Soto is just so decorated and so young, and he’s following the statistical tracks of all-time players such as Mickey Mantle, Ken Griffey Jr. and Mike Trout. Soto pairs power and contact ability with otherworldly plate discipline. That’s why he demanded such a large return from the Padres. Baseball writers once spent an offseason comparing him to Ted Williams, one of the best hitters ever.

But his steady dominance is what complicated his future in Washington. For a long while now, Soto has been set on reaching free agency after the 2024 season, the only way to see how the open market values ​​him. Still, though, the Nationals made efforts to sign him to a long-term extension—a goal that became even more pressing after the club began its rebuild last summer, shipping out eight veterans for 12 unproven players.

MLB trade deadline tracker

First there was a 13-year, $350 million contract offer to Soto in November. After that, Washington upped the figures in May, then even more with 15 years and $440 million a month ago. Soto didn’t accept, feeling he is worth more than an average annual value of $29.3 million. On July 16, that offer — the largest in MLB history by total contract value — became public, was publicized along with the Nationals’ intentions to listen to trade offers for Soto before the deadline.

Without an extension, and with Soto more valuable that he would be in trade talks over the winter, the front office was resigned to do what once seemed unthinkable. Deal Juan Soto? Deal the player with some of the biggest hits in club history—the go-ahead single off Josh Hader in the NL wild-card game; the score-knotting homer off Clayton Kershaw in Game 5 of the NL Division Series; towering shots against Gerrit Cole and Justin Verlander in the World Series — while his best years could be in front of him, not behind?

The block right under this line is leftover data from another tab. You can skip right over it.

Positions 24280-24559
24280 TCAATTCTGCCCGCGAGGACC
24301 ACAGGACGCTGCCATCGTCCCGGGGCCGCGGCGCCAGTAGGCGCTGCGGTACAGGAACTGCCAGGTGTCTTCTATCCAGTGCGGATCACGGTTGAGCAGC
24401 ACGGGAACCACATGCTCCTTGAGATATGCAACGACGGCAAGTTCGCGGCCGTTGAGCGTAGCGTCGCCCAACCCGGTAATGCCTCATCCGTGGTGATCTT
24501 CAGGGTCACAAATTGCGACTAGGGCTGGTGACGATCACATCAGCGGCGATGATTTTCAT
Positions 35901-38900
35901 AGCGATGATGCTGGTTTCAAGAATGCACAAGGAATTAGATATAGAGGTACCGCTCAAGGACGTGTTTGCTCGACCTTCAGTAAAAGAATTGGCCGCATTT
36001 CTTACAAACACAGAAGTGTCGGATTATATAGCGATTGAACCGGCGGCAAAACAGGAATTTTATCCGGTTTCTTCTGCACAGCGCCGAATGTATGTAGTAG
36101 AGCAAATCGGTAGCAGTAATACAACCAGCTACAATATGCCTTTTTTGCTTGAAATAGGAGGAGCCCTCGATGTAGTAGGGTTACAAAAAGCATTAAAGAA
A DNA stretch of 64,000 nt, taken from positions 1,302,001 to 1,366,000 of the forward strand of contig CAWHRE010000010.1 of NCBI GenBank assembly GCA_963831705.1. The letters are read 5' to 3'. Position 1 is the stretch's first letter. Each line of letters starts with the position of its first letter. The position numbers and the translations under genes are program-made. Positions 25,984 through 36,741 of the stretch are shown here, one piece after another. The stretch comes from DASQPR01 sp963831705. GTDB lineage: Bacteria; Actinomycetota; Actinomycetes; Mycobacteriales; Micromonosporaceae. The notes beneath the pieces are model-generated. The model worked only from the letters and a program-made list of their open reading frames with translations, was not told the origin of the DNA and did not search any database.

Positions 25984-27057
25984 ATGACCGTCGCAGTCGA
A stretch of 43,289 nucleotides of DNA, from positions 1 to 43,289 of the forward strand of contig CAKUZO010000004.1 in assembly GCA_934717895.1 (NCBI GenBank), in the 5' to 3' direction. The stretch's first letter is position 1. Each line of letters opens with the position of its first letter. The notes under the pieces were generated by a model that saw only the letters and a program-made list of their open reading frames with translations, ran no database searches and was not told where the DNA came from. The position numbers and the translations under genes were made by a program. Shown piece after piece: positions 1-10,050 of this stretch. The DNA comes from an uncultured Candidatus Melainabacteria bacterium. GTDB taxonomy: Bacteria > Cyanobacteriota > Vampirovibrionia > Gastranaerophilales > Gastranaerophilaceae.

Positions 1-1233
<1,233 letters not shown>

On July 1, in an interview on 106.7 the Fan, General Manager Mike Rizzo was asked about the possibility of trading Soto. He was defiant, saying the Nationals would not shop their best player, who was one of the few reasons to come to the ballpark. Then everything changed when 15 years and $440 million fell flat. Money often has that effect.

Soto’s journey didn’t start when he debuted at Nationals Park at 19. He didn’t start at the club’s academy in the Dominican Republic, where he would spend extra hours on Rosetta Stone to perfect his English. It didn’t start when the team first scouted him as a left-handed pitcher who could hit a bit.

For Soto, all of this began in a living room in Santo Domingo, his dad tossing him bottle caps that the small boy smacked against the walls. He wanted to be Manny Ramirez or Robinson Canó. In long days at the playground, he mimicked Canó’s uppercut swing, the other kids calling him “Little Robbie.” Baseball is tradition in their shared country. So, too, is dreaming of major league stardom.

Those dreams have taken Soto to Washington; to around America in a Nationals uniform; to the highs of the World Series and the depths of a rebuild. Next, they will take him to San Diego, where a new fan base will hang on every one of his at-bats. Soto has always been a blink-and-you-might-miss-it sort of player. Trading him, then, means DC will miss a lot.

Barry Svrluga contributed to this report, which has been updated.